|Rod Renshaw||13/06/2021 16:49:29|
|286 forum posts|
Many thanks for the additional help on this.
Emgee, thanks for the pointer to Joe Pi's home page information, I will search through it.
As Buffer says, someone has missed the point which, as I understand it, is that though a rigid industrial lathe may take off 20 thou when you dial it in, a less rigid hobby lathe is more likely to take off 19 or 21 thou, and Joe's method of multiple cuts enables one to compensate for this so the final size is near enough.
|Michael Gilligan||13/06/2021 18:25:50|
18325 forum posts
’fraid not, Rod ... the point was that the calibration of the dials differs
[diameter vs radius]
|Kiwi Bloke||14/06/2021 01:58:00|
|575 forum posts|
Crikey! This question encompasses almost all there is to know about turning!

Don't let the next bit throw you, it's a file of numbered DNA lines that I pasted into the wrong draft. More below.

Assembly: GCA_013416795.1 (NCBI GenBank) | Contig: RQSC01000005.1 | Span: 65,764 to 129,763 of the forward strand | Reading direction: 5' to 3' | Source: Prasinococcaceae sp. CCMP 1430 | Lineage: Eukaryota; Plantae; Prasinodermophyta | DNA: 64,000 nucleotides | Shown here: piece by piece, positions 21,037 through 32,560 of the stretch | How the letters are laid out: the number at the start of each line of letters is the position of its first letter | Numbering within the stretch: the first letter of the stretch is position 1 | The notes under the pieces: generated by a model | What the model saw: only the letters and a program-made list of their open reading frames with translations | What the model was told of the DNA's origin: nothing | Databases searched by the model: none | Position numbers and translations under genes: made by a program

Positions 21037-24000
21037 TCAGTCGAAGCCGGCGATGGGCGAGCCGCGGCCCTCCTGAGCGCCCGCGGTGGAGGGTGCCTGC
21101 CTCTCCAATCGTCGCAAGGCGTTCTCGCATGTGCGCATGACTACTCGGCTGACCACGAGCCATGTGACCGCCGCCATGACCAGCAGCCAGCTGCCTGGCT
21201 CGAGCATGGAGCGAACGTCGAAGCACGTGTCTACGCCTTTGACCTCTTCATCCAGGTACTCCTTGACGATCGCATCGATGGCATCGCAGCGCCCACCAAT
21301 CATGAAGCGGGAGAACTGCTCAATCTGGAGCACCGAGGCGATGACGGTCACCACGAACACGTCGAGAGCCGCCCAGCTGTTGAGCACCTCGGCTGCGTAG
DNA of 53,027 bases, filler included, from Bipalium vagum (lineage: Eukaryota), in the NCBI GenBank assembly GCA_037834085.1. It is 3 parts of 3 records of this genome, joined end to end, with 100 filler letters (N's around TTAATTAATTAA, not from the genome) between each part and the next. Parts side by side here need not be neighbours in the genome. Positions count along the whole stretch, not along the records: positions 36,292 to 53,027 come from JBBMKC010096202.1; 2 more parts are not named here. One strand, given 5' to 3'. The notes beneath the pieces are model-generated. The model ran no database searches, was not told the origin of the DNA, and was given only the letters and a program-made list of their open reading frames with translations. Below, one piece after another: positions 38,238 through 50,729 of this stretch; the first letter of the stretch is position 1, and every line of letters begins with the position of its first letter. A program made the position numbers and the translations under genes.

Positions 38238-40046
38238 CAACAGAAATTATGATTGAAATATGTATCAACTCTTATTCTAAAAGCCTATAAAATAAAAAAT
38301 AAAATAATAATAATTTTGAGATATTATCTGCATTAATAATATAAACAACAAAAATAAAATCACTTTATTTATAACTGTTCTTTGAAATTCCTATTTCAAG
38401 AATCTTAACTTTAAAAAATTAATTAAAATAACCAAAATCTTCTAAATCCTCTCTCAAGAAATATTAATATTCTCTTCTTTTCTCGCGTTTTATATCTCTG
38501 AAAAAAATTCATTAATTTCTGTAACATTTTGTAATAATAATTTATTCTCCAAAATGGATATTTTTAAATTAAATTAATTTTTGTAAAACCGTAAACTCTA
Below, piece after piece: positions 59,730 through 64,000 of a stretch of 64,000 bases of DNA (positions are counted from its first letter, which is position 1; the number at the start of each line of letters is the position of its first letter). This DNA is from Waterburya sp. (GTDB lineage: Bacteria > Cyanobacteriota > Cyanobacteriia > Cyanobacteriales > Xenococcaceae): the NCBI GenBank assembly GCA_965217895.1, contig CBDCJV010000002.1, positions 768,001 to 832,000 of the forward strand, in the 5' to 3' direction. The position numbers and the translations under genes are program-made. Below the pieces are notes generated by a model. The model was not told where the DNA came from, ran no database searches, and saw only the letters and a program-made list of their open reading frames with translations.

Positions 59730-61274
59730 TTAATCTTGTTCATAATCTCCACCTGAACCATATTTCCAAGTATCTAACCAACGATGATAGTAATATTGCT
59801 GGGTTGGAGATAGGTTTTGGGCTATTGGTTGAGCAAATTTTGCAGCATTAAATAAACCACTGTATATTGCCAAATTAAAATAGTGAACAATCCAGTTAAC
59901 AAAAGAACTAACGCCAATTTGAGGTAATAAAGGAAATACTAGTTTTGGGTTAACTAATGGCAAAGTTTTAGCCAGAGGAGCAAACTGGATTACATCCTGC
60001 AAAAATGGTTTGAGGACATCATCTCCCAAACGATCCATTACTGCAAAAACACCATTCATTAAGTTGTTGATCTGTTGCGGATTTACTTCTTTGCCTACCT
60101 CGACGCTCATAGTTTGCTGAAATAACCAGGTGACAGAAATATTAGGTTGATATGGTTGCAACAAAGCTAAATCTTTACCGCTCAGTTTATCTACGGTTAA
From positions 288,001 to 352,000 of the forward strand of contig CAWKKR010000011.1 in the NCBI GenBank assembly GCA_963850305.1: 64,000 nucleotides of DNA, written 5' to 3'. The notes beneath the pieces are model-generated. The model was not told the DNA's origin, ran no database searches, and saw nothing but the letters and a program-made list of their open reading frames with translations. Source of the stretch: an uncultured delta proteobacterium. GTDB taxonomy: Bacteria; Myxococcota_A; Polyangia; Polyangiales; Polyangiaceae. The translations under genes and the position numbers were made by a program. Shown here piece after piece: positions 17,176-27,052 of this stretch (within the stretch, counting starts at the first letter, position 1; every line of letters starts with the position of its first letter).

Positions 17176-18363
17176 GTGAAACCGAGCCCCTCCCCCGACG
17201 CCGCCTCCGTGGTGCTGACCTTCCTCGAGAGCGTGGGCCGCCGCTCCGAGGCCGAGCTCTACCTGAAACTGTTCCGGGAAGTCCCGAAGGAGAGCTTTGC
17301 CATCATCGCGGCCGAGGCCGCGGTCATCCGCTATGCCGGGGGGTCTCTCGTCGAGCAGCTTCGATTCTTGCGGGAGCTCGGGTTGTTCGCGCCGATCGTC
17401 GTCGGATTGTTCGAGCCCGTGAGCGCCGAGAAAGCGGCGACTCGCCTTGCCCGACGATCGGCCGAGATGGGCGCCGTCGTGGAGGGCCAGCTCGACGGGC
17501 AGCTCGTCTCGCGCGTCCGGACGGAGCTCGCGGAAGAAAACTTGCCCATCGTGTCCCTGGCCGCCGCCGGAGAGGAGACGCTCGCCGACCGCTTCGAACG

Stefan Gotteswinter produced a video on 'balanced cuts'. I don't think he explained the idea very well, however the video is well worth watching - as are all his others. He often re-grinds carbide tip[s so they are sharp, and will take very shallow cuts. If you look at tip manufacturers' literature, you'll rapidly discover that those designed even for finishing cuts are not designed for 'our' idea of finishing cuts. There are ground tips available, like those intended for alloy, and, as others have said, carbide tips can (sometimes) take very fine cuts, but do they provide consistency?
The idea underpinning 'balanced cuts' is to discover how your machine cuts in practice. It will be different from what the dials say. Then you can take deep cuts, and finish to size, rather than creeping up to size and wearing out the tip by more passes than neccessary. So, get close to finished size, leaving, say, an amount oversize equivalent to three passes at a depth of cut that is known to produce good results. Measure, calculate oversize amount. Divide that by three (in this example). Take a cut at this one-third depth. Measure. Calculate the error (there will be one!), and build this error-compensation into the remaining two cuts.
This all assumes that your machine is consistent, if not accurate. If it's not consistent, all bets are off!
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